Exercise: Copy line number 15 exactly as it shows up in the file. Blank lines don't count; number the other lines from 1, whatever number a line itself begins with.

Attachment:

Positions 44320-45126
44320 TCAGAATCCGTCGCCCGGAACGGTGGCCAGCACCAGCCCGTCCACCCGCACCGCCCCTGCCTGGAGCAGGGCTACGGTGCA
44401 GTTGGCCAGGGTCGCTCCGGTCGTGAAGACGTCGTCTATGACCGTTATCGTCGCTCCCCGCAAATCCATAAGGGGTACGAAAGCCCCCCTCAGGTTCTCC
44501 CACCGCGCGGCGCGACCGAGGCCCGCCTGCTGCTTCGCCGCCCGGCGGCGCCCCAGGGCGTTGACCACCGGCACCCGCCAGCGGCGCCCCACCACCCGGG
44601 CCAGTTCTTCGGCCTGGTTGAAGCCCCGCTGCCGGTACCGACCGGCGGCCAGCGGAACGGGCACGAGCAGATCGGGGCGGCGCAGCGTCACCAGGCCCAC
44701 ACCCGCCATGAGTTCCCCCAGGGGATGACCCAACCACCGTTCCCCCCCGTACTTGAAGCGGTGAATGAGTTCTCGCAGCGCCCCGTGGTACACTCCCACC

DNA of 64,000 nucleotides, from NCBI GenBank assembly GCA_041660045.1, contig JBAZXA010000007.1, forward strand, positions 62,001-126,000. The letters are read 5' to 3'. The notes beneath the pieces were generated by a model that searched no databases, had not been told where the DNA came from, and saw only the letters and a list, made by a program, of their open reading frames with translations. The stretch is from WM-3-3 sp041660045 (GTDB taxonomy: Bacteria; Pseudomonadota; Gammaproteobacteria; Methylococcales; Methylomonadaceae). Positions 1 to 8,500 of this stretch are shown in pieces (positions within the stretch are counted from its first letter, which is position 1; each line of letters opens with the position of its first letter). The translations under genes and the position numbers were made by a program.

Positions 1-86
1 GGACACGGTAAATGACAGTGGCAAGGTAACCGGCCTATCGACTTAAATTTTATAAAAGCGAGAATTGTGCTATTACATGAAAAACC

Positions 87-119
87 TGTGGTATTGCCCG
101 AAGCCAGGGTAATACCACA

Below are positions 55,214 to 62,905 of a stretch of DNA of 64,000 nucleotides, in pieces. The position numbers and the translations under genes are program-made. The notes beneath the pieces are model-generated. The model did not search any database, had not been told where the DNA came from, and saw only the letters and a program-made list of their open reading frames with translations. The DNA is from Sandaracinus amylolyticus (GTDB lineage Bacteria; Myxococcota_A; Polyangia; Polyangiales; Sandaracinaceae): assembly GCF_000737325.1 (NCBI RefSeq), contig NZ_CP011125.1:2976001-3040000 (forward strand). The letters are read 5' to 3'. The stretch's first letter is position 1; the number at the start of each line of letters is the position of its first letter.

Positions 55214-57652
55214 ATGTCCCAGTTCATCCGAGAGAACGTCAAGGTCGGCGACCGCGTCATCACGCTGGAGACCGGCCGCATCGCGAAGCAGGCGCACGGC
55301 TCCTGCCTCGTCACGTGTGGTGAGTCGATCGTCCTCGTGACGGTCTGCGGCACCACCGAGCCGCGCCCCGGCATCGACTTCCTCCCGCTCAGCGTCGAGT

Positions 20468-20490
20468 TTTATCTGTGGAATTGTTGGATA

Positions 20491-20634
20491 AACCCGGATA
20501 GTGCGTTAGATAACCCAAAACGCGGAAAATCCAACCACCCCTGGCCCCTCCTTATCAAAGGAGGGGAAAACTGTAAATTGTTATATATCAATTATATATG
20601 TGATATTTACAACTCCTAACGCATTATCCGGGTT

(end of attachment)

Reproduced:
55214 ATGTCCCAGTTCATCCGAGAGAACGTCAAGGTCGGCGACCGCGTCATCACGCTGGAGACCGGCCGCATCGCGAAGCAGGCGCACGGC